Jerusalem (CNN) -- Gaza's ruling Hamas government said Tuesday it executed two Palestinian men for collaborating with Israel.
The father and son, ages 58 and 29, were convicted by a Gaza court in 2004 of assisting the enemy and providing information used to assassinate Palestinians.
"The issue of collaborators is highly dangerous in the Palestinian society," Ihab Elghosen, a spokesman for Hamas' Interior Ministry, told CNN. "We must act forcefully because there is a war underneath the surface between us and the Israeli intelligence and we must win it."
Palestinian law requires death sentences to be ratified by the president. Elghosen said the move was authorized by the Hamas government, but officials in Ramallah called the decision "illegal."
Palestinian Deputy Interior Minister Hassan Alawi told CNN "any decision of this kind has to be signed by the president. Of course, because of the situation between Fatah and Hamas, there was no ratification and it is therefore illegal. To my regret, in the current situation there are many wrongdoings. We would expect our brothers in Gaza to be more tolerant, especially when it comes to human lives because they are irreversible. You cannot revive the dead if there is a mistake."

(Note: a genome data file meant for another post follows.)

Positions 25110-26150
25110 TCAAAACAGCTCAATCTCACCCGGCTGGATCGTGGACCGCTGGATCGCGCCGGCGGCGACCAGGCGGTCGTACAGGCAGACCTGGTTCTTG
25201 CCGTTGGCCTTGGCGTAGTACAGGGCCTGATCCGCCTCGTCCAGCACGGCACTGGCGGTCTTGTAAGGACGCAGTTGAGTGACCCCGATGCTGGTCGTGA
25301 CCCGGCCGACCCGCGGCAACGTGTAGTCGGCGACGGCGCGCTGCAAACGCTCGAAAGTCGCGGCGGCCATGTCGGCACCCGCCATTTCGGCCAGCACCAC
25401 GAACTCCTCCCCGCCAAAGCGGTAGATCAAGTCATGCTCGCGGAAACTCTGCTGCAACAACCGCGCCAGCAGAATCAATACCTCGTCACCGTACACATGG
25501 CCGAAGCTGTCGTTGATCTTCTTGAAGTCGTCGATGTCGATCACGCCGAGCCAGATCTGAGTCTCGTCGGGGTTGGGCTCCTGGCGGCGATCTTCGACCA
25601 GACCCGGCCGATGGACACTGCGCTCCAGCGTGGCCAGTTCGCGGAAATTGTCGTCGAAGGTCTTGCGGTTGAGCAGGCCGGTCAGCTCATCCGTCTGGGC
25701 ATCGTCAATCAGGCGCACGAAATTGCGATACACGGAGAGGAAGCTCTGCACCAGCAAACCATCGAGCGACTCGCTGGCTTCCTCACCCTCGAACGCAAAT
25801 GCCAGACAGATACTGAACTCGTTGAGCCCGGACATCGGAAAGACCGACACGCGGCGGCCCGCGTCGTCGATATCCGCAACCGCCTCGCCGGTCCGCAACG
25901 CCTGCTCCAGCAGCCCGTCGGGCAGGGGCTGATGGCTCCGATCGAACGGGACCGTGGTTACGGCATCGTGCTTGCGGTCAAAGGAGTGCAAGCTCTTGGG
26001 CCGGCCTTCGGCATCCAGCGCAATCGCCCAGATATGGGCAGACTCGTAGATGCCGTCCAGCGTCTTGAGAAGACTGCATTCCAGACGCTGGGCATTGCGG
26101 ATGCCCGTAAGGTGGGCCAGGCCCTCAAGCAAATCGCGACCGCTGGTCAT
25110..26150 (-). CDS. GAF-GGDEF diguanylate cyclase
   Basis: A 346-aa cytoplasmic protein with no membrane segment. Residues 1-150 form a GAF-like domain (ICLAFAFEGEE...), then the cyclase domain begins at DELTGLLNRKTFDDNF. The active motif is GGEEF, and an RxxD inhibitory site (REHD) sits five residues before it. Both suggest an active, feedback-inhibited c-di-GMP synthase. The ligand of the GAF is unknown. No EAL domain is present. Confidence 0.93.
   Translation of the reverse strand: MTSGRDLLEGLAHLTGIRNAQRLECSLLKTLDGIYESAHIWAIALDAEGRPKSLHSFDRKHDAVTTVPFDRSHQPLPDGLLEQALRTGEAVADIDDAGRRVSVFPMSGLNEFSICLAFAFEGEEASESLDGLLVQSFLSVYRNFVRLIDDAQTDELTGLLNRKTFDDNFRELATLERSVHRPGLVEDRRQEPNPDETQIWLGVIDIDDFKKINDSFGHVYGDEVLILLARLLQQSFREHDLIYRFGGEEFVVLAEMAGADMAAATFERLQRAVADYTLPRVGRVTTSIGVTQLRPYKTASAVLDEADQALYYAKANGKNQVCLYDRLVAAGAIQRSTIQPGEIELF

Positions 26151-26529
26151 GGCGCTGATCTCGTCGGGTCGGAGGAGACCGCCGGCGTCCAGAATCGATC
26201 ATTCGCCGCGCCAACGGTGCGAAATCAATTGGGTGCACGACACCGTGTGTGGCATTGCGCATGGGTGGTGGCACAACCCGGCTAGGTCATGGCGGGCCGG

According to the Al Mezan Center for Human Rights, the families of the men received a call at 1 a.m. Tuesday, asking them to visit their relatives. The meeting took place until 3 a.m., and at 6 a.m. the men's bodies were received at Gaza's Al-Shifa hospital.
"It appears from the state of the bodies that the men were hanged," a statement from Al Mezan says. The center noted the danger in collaborating with Israel, but said that "(while) it is important to bring them to justice, we strongly object to the use of the death penalty and see the move by Hamas as illegal."
Hamas seized power from the Palestinian Authority in Gaza in 2007.
In a report released in 2010, human rights group Amnesty International's Middle East program director Malcolm Smart said legal proceedings that led to death sentences "failed to meet international fair trial standards" and made any resulting executions "especially abhorrent."
CNN's Talal Abu Rahma and journalist Marwah Jbara-tibi contributed to this report